Can model-driven architecture be used on Agile development projects?

by Bill Ross on 24/11/2015 11:30


"How do you see model-driven architecture in relation to Agile?" This was a question I was recently asked by Raffaella during my webinar Lean architecture - Architecting in an Agile world.

There was insufficient time for me to answer this question during the webinar so I will give my answer in this article.

What is model-driven architecture?

Before getting into the details I believe it is best to be clear on what we mean by 'model-driven architecture' (MDA). The phrase comes out of a standard that's driven by the Object Management Group and they have a model-driven architecture approach.

Models using notations such as Unified Modelling Language (UML) or Business Process Modelling Notation (BPMN) can be used to describe a system. The idea of MDA is that you can then essentially generate the system from these models. This thinking has actually been around for a while. It goes right back to Computer-aided Software Engineering (CASE) tools and the thinking behind it is to raise things up to a high level of abstraction and forward generate the code.

This model driven approach is also known as software factories (i.e. a factory that takes the model and generates the code). You could theoretically quickly change your model, regenerate your code and you've changed the software. In theory this seems an attractive approach for projects and you can see why this would be attractive for organisations who want to be very Agile.

Using platform-independent models

The further concept of platform-independent models (PIM) describes how models can be described in ways that are independent from technology platforms. So in theory for example, you could have a platform-independent model and from it generate software for the .NET platform and then subsequently re-generate software for a Java platform.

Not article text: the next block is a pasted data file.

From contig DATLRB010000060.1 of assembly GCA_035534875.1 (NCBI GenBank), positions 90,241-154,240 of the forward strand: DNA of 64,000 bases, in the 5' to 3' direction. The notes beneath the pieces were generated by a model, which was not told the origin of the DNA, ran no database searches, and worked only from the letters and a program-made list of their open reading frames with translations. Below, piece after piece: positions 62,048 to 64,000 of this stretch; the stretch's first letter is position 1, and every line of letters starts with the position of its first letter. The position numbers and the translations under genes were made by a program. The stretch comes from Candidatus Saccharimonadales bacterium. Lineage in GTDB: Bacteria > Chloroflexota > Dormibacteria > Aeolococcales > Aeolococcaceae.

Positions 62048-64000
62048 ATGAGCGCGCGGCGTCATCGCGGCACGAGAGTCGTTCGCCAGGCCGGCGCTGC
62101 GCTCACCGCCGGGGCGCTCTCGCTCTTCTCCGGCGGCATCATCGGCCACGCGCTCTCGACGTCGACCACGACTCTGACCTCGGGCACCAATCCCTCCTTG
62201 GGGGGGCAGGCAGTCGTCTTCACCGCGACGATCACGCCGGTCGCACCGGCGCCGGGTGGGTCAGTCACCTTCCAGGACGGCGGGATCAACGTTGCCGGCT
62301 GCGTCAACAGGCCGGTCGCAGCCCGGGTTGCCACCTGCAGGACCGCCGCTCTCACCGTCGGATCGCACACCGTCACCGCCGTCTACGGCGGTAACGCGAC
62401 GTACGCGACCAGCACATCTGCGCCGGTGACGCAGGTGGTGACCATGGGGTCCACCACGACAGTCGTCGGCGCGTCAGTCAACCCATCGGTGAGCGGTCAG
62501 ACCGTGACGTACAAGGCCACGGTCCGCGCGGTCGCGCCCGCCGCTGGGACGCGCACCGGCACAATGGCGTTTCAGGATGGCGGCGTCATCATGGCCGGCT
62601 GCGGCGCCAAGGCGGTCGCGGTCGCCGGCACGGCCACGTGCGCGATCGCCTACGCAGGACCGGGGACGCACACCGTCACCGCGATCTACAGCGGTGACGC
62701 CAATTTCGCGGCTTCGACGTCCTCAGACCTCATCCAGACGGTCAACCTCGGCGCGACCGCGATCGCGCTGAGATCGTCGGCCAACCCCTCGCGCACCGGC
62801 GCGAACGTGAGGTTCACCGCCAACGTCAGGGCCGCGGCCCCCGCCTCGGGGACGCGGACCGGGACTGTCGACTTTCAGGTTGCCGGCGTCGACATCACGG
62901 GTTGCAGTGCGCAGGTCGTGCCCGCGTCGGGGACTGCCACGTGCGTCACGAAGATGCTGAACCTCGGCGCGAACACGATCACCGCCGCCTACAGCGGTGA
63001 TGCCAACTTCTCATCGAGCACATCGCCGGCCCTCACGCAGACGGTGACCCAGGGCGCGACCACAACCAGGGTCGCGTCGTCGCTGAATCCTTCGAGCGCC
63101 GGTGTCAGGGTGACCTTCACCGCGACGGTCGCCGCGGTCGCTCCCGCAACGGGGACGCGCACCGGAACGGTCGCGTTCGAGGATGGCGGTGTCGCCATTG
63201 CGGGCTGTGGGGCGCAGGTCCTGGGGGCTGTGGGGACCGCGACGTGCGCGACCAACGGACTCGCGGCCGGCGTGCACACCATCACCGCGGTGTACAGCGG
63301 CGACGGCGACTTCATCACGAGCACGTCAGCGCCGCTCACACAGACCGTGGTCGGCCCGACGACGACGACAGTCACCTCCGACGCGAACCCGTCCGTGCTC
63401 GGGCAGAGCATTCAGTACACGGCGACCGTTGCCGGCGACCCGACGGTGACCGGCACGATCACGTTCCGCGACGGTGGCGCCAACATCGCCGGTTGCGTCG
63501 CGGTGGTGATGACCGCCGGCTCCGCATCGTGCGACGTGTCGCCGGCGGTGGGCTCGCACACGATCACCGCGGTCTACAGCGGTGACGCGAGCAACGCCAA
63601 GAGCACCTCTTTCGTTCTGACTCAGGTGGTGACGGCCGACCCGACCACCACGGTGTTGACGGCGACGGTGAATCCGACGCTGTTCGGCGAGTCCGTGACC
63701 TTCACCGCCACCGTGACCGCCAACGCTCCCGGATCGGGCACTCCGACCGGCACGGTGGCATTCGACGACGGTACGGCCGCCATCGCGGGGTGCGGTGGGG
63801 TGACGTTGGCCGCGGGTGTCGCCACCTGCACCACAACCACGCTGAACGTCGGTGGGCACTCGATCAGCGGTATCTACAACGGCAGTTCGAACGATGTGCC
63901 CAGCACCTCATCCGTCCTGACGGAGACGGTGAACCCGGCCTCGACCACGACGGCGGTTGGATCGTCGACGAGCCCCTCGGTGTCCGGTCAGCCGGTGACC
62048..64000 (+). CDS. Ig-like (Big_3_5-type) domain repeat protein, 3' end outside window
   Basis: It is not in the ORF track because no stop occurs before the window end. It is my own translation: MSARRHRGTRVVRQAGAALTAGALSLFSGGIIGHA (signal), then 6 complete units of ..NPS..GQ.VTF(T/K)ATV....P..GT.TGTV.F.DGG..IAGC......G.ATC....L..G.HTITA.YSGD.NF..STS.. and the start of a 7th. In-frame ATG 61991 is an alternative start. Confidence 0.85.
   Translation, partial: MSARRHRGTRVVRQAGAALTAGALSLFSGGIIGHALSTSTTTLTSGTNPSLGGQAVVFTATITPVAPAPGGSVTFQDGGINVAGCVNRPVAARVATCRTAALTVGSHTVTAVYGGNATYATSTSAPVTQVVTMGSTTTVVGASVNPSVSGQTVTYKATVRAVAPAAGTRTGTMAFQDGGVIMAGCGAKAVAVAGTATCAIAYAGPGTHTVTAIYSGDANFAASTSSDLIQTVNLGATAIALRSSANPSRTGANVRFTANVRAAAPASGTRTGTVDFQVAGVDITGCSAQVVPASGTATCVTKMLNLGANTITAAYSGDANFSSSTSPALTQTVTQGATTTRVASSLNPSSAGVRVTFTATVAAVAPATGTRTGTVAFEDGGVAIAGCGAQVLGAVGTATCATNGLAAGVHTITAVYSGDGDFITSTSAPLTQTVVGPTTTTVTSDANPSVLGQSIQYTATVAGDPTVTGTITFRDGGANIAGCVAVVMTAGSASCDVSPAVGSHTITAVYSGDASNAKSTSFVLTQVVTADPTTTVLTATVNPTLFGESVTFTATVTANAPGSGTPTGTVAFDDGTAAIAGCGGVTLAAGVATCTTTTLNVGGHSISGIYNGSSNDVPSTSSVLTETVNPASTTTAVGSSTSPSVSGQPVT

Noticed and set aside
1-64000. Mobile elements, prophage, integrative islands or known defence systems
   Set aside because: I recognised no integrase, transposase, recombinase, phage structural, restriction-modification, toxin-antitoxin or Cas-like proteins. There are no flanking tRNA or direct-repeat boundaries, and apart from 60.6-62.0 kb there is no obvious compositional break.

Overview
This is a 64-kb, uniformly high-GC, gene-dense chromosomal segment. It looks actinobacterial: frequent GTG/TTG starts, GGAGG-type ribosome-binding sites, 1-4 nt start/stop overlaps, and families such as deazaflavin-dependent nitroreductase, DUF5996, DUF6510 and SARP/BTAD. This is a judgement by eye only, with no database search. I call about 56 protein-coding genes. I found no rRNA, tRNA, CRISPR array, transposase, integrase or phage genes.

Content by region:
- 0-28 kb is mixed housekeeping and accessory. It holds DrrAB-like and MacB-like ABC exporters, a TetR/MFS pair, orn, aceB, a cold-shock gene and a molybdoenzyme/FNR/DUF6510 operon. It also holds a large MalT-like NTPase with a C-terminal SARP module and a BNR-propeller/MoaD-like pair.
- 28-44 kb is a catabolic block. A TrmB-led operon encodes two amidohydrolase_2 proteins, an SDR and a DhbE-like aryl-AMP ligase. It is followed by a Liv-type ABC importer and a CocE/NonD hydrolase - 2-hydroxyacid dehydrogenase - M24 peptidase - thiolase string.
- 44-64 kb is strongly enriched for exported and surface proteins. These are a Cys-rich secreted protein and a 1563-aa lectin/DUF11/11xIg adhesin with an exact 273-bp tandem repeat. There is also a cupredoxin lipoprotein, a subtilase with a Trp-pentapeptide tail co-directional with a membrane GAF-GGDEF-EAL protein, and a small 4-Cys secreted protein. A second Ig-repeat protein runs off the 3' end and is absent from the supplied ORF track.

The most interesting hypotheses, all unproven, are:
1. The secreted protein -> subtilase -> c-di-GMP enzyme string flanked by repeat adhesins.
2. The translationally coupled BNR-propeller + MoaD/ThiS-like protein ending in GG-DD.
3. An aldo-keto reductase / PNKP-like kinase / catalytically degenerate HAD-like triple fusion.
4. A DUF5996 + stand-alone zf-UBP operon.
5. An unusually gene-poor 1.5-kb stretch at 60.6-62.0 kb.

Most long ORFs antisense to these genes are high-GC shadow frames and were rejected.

Clarification of Agile model-driven development

One point of clarification - you may also come across the term 'Agile model-driven development' used by Scott Ambler, who is quite well known in the software industry. It has a very similar name to MDA but is quite a different approach. He is referring to modelling in an Agile way to support normal software development, as opposed to modelling to automatically generate the software. For the purposes of this article we are talking about modelling to then automatically generate the code.

Does model-driven architecture work?

I found an IEEE article written by Axel Uhl entitled Model-driven architecture is ready for prime time (note: you need to pay to view the full article). The problem is that the article was published back in 2003. From my perspective MDA's prime time still hasn't really be realised even 12 years later. 

In theory, model-driven architecture seems possible and it makes sense, but in our experience this approach rarely delivers in practice. One of the problems is technology churn. To generate code you need a stable target environment that you're generating the code into. Many organisations also do not have the resources or expertise to implement the necessary factory to make model-driven architecture a reality.